Moved into a feature role with the departure of Jay Ajayi halfway through the season, Miami Dolphins running back Kenyan Drake put together a career year riddled with exceptional single-game performances, including his Week 13 duel with the Denver Broncos’ defense.
Lifting Miami to a 35-9 victory over the Broncos, Drake totaled 141 yards and a touchdown on 26 total touches (5.42 yards per touch) and forced a Week 13-high nine missed tackles along the way. He also earned 106 of his 120 rushing yards (88.3 percent) after contact and recorded a sky-high 159.5 elusive rating, all of which fed into his 95.9 overall grade – the highest single-game grade for a running back in all of 2017 (includes postseason).
Fueling his high yards after contact numbers, Drake was contacted within two yards of the line of scrimmage on 18 of his 23 runs (78.3 percent). Also, he had 36 rushing yards ripped away from his box score production due to three holding penalties at the hands of the Dolphins’ offensive line, and on all three of the runs, he was contacted either at or behind the line of scrimmage.
This was easily his best run of the contest:
#Dolphins RB Kenyan Drake forces two missed tackles with two well-executed jump cuts and has enough burst/acceleration to beat #Broncos S Darian Stewart’s pursuit angle en route to a 42-yard touchdown run. pic.twitter.com/VSigthhoHu
— Austin Gayle (@AustinGayle_PFF) February 26, 2018
Drake’s stunning performance marked the start of a steady ascent, as he earned 75.0-plus overall game grades in three of his next four games, en route to a career-high 80.9 overall season grade (tied for 17th among qualifying running backs). Shockingly enough, his bludgeoning of the Broncos was also the first game in his NFL career that he earned 10 or more carries.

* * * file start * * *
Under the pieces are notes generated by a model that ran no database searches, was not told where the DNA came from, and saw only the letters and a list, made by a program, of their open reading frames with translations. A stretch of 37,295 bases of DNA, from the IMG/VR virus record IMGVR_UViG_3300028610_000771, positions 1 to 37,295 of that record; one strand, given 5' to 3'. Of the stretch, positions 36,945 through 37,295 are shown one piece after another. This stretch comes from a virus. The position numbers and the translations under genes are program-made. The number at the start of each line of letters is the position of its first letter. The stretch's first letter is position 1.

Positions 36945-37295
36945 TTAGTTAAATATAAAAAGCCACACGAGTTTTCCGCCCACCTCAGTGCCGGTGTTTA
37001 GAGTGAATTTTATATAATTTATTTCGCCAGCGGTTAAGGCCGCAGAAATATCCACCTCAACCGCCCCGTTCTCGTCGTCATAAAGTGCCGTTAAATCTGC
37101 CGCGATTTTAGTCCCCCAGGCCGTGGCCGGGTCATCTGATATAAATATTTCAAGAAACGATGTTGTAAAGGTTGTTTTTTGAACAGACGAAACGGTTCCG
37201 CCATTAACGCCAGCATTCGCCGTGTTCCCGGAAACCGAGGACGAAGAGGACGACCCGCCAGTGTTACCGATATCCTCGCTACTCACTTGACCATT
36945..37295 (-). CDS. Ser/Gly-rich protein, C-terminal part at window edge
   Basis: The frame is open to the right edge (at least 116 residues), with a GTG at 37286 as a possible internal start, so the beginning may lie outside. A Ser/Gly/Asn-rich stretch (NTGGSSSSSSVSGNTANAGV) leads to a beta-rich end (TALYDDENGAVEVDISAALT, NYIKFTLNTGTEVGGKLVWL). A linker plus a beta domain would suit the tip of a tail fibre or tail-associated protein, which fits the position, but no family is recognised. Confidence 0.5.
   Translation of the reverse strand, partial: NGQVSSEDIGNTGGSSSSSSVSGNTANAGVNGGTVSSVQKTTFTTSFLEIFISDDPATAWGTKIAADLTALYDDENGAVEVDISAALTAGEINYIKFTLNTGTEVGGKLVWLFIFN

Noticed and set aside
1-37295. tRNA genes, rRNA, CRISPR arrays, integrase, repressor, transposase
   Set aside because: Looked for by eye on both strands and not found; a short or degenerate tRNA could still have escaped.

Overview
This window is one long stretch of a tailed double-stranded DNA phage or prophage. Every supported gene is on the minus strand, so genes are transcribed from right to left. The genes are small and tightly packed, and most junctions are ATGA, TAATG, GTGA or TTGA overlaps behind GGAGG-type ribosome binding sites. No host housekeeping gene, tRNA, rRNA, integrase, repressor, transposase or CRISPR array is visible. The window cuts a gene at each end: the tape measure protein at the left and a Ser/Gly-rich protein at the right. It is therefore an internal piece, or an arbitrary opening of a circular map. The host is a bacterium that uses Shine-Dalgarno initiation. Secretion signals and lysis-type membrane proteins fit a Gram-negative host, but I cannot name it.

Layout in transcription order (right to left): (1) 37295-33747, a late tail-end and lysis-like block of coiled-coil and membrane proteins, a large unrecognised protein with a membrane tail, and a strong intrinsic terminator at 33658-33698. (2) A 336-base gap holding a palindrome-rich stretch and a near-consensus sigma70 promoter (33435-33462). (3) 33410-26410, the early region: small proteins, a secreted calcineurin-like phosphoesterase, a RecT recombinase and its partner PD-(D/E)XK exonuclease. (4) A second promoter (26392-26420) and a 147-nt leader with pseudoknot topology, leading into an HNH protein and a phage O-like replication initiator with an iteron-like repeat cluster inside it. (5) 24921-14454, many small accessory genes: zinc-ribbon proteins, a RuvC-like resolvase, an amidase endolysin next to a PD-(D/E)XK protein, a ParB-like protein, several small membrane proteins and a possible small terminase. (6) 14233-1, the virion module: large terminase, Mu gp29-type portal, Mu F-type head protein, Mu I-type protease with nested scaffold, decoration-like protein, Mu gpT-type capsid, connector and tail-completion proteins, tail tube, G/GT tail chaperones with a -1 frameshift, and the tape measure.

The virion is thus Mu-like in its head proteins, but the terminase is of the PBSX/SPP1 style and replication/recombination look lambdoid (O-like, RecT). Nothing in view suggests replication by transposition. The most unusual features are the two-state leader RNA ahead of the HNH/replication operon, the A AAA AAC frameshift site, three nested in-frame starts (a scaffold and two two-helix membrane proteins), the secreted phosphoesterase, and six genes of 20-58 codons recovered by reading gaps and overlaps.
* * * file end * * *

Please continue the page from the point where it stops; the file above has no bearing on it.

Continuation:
A product of Alabama’s factory line of NFL-caliber running backs, Drake has always been an afterthought amidst a committee of talented ball carriers. In Tuscaloosa, Drake never totaled more than 100 carries in any of his four seasons with the Crimson Tide, as he worked behind a combination of Derrick Henry, Eddie Lacy and T.J. Yeldon all throughout his career. Miami, of course, treated him similarly early in his career after taking him in the third-round of the 2016 NFL Draft, as he totaled just 37 carries across his first 22 games in the NFL.
As previously mentioned, the Dolphins finally broke the cycle and increased Drake’s workload significantly against Denver, handing him the ball a career-high 23 times. Of course, his strong play kept Miami from turning back to their old ways.
Recording at least 13 carries in each of his four subsequent games, Drake turned 91 carries into 444 rushing yards (4.88 yards per carry) and two touchdowns across the final five-game stretch of the 2017 season. Also, among the 32 running backs with at least 50 attempts from Weeks 13-17, Drake ranked No. 1 in PFF’s elusive rating (94.9), No. 1 in yards after contact per attempt (4.10) and No. 2 in forced missed tackles on the ground (19).
No. 2 Todd Gurley vs. PHI (Week 14) – 94.2 overall grade
No. 3 Ezekiel Elliott vs. SF (Week 7) – 93.9 overall grade
T-No. 4 LeSean McCoy vs. IND (Week 14) – 93.5 overall grade
T-No. 4 Joe Mixon vs. CLE (Week 12) – 93.5 overall grade